For only the second time ever, the MTA says it might have to shut down the entire system, depending on just how powerful Sandy turns out to be. NY1's Tina Redwine filed the following report.
What will it take to shut down the buses and subways?
The MTA says sustained winds in excess of 39-plus miles per hour will bring the system to a halt. Low-lying areas like Lower Manhattan are particularly vulnerable.
Right now, Sandy is predicted to bring sustained winds of anywhere from 30 to 50 miles an hour when it hits.
The MTA is doing several things to prepare. Crews are inspecting and clearing main drains and pump rooms. Trains and buses in flood-prone zones are prepared to move to secure locations to keep them from suffering water damage that could slow the system's return to full service. Employees are checking and readying pumps and emergency equipment in case they're needed.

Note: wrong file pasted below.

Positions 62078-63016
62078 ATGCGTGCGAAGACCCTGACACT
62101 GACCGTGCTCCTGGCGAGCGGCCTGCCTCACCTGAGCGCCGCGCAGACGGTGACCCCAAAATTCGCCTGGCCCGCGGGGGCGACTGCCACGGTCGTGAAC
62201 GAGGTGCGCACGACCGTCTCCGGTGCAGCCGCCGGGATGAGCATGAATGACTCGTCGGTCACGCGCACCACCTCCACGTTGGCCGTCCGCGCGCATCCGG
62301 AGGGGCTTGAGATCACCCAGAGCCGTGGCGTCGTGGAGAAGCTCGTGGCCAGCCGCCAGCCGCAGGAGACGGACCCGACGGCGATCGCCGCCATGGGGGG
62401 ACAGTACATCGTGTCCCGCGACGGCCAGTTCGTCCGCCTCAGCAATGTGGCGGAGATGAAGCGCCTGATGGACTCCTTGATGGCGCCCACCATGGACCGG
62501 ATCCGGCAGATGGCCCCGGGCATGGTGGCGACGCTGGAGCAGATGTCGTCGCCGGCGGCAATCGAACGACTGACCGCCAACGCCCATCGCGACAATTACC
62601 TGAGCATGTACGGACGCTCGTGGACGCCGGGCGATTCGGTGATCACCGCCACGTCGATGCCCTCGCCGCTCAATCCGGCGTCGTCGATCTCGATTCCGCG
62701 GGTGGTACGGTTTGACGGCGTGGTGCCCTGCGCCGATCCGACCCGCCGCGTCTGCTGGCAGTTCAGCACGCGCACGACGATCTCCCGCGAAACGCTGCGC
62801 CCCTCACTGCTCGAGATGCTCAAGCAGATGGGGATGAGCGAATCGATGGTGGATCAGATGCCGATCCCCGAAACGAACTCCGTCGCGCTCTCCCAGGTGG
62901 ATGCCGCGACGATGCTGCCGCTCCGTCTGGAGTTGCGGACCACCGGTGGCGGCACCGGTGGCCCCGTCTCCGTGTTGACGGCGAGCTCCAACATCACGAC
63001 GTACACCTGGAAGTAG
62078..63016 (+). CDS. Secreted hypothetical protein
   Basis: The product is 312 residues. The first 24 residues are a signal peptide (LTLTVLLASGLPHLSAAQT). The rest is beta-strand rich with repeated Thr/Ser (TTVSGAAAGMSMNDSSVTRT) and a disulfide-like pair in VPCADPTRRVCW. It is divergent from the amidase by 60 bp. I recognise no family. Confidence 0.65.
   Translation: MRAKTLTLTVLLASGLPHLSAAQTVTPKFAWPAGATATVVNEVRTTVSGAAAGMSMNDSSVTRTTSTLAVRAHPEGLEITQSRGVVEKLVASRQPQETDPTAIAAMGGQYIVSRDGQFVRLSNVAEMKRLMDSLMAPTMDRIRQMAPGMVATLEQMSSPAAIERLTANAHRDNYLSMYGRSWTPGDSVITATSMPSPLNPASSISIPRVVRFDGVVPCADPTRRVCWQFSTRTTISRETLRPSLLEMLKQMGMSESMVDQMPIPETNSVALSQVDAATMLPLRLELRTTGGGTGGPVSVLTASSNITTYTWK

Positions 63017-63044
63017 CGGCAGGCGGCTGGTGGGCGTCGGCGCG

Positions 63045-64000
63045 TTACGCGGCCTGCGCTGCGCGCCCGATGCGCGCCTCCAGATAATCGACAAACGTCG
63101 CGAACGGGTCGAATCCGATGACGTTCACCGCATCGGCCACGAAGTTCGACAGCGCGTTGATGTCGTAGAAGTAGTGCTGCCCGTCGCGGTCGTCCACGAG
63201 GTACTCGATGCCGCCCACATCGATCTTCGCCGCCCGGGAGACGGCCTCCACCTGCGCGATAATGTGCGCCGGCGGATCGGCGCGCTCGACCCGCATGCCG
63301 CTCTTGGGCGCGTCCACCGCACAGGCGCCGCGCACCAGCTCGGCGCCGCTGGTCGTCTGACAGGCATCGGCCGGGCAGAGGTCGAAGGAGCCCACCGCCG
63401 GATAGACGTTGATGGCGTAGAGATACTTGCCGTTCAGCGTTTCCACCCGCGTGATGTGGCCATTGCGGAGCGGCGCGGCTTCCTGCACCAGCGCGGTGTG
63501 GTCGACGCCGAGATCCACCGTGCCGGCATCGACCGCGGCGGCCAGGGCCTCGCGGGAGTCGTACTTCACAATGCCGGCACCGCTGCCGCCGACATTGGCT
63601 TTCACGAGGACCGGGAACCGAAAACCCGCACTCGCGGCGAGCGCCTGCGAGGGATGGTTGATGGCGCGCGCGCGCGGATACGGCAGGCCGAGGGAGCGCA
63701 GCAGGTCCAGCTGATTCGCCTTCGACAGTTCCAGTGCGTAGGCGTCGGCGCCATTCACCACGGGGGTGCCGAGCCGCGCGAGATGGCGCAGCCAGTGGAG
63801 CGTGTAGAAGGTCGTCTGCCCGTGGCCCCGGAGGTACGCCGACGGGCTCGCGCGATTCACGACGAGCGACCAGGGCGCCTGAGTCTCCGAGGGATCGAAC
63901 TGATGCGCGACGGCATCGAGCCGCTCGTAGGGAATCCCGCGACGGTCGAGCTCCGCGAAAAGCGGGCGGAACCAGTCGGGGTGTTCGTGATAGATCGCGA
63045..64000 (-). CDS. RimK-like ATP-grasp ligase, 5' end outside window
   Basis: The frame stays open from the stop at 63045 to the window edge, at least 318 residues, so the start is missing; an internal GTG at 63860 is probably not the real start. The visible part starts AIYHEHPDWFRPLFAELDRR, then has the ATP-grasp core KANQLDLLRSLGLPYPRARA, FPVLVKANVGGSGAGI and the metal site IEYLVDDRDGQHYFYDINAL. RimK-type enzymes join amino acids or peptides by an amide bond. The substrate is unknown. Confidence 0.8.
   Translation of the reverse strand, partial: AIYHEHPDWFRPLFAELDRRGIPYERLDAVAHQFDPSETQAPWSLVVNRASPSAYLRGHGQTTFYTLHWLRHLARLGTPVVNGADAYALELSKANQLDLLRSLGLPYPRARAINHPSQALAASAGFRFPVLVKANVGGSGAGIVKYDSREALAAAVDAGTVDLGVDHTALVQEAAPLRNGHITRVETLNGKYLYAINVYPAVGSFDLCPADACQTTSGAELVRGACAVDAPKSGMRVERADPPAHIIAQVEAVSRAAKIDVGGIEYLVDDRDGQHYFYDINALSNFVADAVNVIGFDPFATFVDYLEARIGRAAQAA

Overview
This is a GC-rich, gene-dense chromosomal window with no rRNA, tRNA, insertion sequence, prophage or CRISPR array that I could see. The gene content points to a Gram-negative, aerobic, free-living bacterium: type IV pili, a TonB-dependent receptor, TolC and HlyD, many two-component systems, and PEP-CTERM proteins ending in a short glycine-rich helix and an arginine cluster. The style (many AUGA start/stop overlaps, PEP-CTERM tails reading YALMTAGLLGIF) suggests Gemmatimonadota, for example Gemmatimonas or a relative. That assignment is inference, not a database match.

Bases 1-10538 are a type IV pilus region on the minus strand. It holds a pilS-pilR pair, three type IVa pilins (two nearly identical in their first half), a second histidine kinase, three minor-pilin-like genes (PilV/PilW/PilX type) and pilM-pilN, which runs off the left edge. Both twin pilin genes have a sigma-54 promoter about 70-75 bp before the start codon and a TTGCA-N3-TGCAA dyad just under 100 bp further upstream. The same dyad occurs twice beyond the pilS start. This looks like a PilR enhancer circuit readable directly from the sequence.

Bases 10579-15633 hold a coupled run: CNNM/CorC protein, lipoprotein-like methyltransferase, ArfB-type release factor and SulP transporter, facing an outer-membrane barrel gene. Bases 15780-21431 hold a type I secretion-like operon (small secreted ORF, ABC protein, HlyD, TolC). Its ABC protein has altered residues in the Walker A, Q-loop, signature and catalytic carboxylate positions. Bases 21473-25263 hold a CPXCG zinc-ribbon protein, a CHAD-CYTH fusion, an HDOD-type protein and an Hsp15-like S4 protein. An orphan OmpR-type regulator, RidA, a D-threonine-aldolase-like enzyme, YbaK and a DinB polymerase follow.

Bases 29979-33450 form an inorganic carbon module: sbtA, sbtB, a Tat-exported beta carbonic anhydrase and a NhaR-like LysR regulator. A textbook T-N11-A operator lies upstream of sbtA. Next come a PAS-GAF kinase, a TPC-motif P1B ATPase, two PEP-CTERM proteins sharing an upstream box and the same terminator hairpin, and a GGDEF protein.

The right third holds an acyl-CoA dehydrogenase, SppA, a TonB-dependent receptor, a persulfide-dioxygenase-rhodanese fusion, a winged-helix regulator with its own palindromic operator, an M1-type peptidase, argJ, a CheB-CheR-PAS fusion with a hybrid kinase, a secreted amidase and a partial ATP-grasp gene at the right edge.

The MTA says it will open its Incident Command Center Sunday morning. A customer advocate will be there to represent the interests of riders as decisions are made on possible service cuts.
The position was created after the Christmas blizzard of 2010 and was in place during Irene last year, when the MTA shut down service as a precaution for the first time ever.
The MTA also controls seven bridges and says one or more of them may be closed to traffic if sustained winds hit 60 miles per hour.
As for the subways and buses, the MTA says riders will get ample notice if it has to shut down the system.